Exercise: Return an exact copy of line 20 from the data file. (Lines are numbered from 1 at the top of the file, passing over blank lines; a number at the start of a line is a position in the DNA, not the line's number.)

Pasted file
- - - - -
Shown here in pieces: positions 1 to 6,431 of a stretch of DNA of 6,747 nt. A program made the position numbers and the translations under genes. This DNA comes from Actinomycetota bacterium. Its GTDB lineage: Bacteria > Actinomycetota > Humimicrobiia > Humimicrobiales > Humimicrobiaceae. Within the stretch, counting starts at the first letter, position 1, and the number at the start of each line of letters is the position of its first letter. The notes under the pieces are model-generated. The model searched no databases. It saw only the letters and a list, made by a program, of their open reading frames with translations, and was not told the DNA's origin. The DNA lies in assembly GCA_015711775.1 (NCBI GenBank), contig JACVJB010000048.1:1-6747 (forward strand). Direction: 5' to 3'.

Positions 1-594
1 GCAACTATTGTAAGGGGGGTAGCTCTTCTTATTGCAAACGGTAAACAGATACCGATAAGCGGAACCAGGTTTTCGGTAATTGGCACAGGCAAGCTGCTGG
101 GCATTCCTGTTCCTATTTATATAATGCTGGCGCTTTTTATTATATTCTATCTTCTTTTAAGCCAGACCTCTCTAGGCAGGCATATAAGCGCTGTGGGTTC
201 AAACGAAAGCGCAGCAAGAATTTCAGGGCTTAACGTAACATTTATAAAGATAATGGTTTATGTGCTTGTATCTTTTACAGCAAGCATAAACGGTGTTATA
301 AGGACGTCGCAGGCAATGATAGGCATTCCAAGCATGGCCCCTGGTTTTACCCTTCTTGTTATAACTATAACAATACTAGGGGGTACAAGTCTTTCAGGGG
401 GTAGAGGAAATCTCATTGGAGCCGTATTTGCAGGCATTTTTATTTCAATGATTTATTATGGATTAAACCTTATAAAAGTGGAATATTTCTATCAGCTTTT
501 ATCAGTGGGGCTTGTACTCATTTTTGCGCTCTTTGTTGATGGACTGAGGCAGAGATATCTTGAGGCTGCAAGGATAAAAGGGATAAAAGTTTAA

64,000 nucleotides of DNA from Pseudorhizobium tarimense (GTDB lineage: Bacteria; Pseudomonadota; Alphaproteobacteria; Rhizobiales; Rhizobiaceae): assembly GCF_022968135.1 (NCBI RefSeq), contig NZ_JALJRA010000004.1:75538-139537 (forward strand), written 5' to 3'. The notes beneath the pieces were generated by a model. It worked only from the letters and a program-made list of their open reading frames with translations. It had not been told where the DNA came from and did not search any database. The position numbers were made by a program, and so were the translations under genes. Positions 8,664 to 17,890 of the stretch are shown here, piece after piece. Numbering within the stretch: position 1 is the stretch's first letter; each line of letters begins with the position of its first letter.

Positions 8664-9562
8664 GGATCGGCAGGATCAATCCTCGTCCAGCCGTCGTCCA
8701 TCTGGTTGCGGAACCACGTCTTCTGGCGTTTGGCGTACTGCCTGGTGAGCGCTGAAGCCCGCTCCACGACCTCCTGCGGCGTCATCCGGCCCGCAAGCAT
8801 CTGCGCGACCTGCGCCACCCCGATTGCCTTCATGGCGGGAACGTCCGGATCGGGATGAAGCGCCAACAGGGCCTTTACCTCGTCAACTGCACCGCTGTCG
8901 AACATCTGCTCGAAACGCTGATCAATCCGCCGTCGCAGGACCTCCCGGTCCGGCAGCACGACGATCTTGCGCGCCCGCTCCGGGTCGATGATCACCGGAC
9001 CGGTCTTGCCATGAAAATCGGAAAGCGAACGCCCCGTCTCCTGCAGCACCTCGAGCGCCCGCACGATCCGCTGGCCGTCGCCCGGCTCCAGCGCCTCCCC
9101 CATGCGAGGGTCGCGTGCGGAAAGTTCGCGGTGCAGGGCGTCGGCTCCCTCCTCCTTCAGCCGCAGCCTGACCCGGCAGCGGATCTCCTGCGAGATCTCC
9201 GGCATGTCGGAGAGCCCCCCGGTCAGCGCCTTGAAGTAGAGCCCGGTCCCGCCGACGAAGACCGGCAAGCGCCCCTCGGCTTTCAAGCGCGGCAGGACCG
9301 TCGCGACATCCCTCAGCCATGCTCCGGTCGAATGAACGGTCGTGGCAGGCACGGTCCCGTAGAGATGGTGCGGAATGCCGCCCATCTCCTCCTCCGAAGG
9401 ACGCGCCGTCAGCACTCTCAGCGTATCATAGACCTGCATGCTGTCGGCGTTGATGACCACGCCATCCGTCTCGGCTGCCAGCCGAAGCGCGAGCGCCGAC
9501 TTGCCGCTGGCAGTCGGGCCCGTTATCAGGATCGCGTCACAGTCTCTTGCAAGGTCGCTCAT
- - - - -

9501 TTGCCGCTGGCAGTCGGGCCCGTTATCAGGATCGCGTCACAGTCTCTTGCAAGGTCGCTCAT